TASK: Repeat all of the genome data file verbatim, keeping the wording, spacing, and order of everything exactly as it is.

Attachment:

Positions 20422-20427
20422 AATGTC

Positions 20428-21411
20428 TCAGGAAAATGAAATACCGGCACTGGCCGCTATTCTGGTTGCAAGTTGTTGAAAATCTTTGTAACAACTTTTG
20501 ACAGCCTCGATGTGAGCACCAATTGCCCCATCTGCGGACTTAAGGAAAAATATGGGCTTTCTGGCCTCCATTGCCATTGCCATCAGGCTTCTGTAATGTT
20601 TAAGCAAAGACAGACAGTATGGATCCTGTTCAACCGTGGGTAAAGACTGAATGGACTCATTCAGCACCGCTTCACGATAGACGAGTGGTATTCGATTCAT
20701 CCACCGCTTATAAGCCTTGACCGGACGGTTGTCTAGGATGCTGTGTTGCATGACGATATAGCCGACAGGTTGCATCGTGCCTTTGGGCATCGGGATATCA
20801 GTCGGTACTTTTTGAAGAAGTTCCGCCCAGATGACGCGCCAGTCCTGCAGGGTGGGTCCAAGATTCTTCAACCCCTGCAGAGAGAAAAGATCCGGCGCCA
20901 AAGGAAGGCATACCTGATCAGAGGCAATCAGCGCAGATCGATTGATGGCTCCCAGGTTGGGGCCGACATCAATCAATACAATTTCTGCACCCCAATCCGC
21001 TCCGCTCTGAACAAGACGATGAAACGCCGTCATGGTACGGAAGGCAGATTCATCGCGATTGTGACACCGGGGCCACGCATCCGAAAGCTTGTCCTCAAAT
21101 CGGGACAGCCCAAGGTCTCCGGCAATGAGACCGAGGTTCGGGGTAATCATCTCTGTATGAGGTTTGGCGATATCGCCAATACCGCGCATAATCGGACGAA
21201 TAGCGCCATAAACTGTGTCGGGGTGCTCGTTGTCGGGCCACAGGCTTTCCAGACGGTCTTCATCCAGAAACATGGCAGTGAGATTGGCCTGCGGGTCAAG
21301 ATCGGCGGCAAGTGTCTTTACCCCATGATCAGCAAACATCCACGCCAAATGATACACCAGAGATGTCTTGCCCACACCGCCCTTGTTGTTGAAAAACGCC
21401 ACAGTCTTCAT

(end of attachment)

Positions 20422-20427
20422 AATGTC

Positions 20428-21411
20428 TCAGGAAAATGAAATACCGGCACTGGCCGCTATTCTGGTTGCAAGTTGTTGAAAATCTTTGTAACAACTTTTG
20501 ACAGCCTCGATGTGAGCACCAATTGCCCCATCTGCGGACTTAAGGAAAAATATGGGCTTTCTGGCCTCCATTGCCATTGCCATCAGGCTTCTGTAATGTT
20601 TAAGCAAAGACAGACAGTATGGATCCTGTTCAACCGTGGGTAAAGACTGAATGGACTCATTCAGCACCGCTTCACGATAGACGAGTGGTATTCGATTCAT
20701 CCACCGCTTATAAGCCTTGACCGGACGGTTGTCTAGGATGCTGTGTTGCATGACGATATAGCCGACAGGTTGCATCGTGCCTTTGGGCATCGGGATATCA
20801 GTCGGTACTTTTTGAAGAAGTTCCGCCCAGATGACGCGCCAGTCCTGCAGGGTGGGTCCAAGATTCTTCAACCCCTGCAGAGAGAAAAGATCCGGCGCCA
20901 AAGGAAGGCATACCTGATCAGAGGCAATCAGCGCAGATCGATTGATGGCTCCCAGGTTGGGGCCGACATCAATCAATACAATTTCTGCACCCCAATCCGC
21001 TCCGCTCTGAACAAGACGATGAAACGCCGTCATGGTACGGAAGGCAGATTCATCGCGATTGTGACACCGGGGCCACGCATCCGAAAGCTTGTCCTCAAAT
21101 CGGGACAGCCCAAGGTCTCCGGCAATGAGACCGAGGTTCGGGGTAATCATCTCTGTATGAGGTTTGGCGATATCGCCAATACCGCGCATAATCGGACGAA
21201 TAGCGCCATAAACTGTGTCGGGGTGCTCGTTGTCGGGCCACAGGCTTTCCAGACGGTCTTCATCCAGAAACATGGCAGTGAGATTGGCCTGCGGGTCAAG
21301 ATCGGCGGCAAGTGTCTTTACCCCATGATCAGCAAACATCCACGCCAAATGATACACCAGAGATGTCTTGCCCACACCGCCCTTGTTGTTGAAAAACGCC
21401 ACAGTCTTCAT